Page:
“So,” I say when we’re on the main road heading towards Cape Town again. “That was fun, wasn’t it?”
“Yeah, it was great. Your friends are really cool. I’m looking forward to the next few days.”
“Glad to hear it. Now, I think we need to stop somewhere and get groceries on the way back. “
“Agreed. We need to fill the fridge. I suspect we’ll go out for most meals, but it’s good to have some food at the apartment. And snacks too.”
“Snacks are important,” I agree. “And we should probably get some beer as well.”
“Yeah. Mike kept telling me I have to taste this Namibian beer, Wind-something. Apparently that’s the best beer in Africa or something.”
“It’s Windhoek. It’s good beer; I just buy Castle out of habit really. We can get some at the bottle store.”
We spend the rest of the drive discussing what we need to get and Jonas jots down a shopping list on his phone.
Jonas choses to use his chair at the supermarket. He’s tired from crutching around all day; not all of the places we’ve been to has been accessible and I know it has taken a lot of energy for him to get around some of them.
As we enter Pick’n Pay I grab a cart and we start making our way through the store. Jonas keeps commenting about how cheap things are here; he just can’t get over it. By the time we get to the register the cart is filled with a selection of cereal, eggs, bacon, milk, orange juice, some fruit and vegetables and a few snacks. Jonas insists on paying and after we’ve loaded the shopping bags into the trunk of the car we drop by the bottle store to pick up a couple of six-packs of Windhoek. We skip the wine aisle; we’ve picked up serveral bottles of wine at the wine tastings we’ve been to this afternoon.
When we settle into the car I ask Jonas what he wants to do for dinner tonight. We don’t have any plans with my friends this evening.
“Honestly wouldn’t mind if we just stay at the apartment and call for a delivery or we can get some takeout on our way back. It has been a long few days.”
“Sounds like a plan to me. It’s not that late yet. Why don’t we head back to the apartment, get the food and drinks upstairs and then we can decide about dinner. I can run back into Pick’n Pay and grab a selection of pies, that should tide us over until dinnertime.”
“Sounds good to me,” Jonas says as he grabs his wallet and hands me a R 200 bill.
“You don’t have to pay for everything,” I protest, refusing to accept it.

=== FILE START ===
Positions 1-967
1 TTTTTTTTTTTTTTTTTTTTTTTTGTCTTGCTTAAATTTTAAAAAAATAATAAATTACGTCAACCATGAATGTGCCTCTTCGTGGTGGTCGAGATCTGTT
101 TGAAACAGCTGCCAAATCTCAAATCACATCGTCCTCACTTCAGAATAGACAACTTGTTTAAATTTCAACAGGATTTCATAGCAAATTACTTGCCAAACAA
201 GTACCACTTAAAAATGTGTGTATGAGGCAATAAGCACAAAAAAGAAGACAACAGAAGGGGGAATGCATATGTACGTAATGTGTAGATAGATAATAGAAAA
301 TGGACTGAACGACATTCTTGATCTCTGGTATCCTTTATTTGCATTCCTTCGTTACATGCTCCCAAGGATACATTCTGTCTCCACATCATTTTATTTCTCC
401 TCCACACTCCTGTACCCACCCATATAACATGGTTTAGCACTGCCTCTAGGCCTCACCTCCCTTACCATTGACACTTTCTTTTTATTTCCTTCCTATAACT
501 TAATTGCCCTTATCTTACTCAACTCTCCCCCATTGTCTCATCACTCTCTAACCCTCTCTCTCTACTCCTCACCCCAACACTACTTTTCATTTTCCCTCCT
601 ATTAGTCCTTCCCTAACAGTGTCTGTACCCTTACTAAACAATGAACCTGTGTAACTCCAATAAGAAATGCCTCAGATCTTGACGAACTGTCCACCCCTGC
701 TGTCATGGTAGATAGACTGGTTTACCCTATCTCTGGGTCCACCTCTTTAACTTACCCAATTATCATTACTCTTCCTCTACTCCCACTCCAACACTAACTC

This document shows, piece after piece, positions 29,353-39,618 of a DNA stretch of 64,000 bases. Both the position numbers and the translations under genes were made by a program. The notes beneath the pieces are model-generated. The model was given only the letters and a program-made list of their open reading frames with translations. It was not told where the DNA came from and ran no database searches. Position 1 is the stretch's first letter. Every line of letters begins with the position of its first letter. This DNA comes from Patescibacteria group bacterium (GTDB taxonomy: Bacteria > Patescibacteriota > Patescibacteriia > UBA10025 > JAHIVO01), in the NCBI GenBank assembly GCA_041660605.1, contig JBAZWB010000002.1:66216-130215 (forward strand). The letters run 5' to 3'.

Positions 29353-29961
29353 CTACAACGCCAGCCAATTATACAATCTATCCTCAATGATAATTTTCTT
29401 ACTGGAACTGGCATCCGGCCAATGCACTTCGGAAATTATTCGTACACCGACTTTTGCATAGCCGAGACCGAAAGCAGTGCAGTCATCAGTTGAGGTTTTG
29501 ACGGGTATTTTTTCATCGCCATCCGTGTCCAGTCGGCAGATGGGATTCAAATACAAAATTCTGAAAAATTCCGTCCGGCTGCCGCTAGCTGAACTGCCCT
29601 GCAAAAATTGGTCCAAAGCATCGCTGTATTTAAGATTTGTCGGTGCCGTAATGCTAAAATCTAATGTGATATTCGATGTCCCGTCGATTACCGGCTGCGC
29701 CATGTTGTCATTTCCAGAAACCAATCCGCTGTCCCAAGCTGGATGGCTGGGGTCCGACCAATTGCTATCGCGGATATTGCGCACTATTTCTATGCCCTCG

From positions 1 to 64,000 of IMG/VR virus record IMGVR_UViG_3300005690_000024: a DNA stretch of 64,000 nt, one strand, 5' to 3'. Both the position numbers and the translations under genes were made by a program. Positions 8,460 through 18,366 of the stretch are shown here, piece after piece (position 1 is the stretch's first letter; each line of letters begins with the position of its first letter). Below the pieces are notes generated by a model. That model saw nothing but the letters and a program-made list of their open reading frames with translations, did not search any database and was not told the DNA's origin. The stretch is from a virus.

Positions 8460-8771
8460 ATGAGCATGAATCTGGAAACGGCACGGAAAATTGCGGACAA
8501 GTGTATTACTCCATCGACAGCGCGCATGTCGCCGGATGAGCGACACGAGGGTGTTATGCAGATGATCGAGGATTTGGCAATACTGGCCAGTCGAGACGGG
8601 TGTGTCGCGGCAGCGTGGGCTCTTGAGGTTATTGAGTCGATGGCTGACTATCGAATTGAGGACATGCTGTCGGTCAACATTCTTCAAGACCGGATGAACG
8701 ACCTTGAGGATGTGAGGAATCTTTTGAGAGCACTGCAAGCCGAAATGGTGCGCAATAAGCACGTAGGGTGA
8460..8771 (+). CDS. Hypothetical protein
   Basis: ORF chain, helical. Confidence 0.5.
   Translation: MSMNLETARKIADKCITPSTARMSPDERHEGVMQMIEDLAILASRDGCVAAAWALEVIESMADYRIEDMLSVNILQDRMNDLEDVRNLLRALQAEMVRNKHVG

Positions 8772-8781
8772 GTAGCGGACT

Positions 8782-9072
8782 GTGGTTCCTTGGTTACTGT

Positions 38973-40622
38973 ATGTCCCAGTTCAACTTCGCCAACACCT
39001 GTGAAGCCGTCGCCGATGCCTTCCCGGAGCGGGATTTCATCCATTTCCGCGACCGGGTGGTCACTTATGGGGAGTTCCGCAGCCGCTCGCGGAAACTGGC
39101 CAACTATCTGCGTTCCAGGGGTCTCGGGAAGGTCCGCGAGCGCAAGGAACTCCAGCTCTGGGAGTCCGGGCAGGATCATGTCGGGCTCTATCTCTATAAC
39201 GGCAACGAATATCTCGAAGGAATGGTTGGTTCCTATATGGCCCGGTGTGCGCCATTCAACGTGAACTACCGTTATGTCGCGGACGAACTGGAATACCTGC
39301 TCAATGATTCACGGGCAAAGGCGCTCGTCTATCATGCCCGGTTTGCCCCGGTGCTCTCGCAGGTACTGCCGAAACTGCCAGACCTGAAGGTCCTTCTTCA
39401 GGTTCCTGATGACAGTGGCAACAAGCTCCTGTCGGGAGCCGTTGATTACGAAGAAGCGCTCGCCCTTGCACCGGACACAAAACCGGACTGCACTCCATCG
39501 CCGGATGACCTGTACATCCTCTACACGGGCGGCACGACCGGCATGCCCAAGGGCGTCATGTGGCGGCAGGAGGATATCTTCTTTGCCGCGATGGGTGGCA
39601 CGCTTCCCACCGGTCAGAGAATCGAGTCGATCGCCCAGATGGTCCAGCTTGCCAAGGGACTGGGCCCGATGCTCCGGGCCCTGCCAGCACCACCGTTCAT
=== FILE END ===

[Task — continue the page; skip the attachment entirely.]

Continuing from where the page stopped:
“I know I don’t have to. But I want to,” he says, still holding the bill out to me. I know he can afford it, but I still wish he’d let me pay once in a while. For now I accept the bill and thank him. I decide we’ll have to talk about it later.
Jonas stays in the car while I hurry in and head straight to the deli. They have a decent selection of pies, despite the late hour and I pick up a few different kinds.
The next day we meet Natalie and her boyfriend, Gerard, for lunch at Ocean Basket at the V&A Waterfront. We eat fish & chips, drink beer and talk about random stuff. Jonas is in his chair today; he wanted to go tall, but he really strained himself yesterday and knows he should give his arms and shoulders a break. To my (and his) relief it doesn’t seem to make a difference. He’s getting along great with my friends.
After lunch we pile into the Land Rover and head out to Boulders Beach. The beach itself isn’t wheelchair friendly, but there’s a ramp leading down to a viewing platform where we can watch the penguins that’s accessible. Because Natalie and Gerard, are riding with us I’ve stashed Jonas’ wheelchair in the trunk of the car. He has shown me how to take off the wheels, so I manage to stash it without problems. Everytime I handle his chair it surprises me how light it is. Apparently it’s like the ultimate lightweight chair on the market and of course Jonas has spared no expense when it comes to weight reducing features.
“So, how do you like Cape Town so far?” Gerard asks Jonas when I pull into traffic.
“So far I like it a lot. It’s great to be by the coast. I grew up in Oslo, near the sea and now I live right on the waterfront.”
“So you like the sea?”
“Definitely. In Norway men have to do a year of mandatory military service. I was in the navy and I loved every second of it. It was the best year of my life.”
“Did you ever consider making it a career? The navy?” Natalie asks.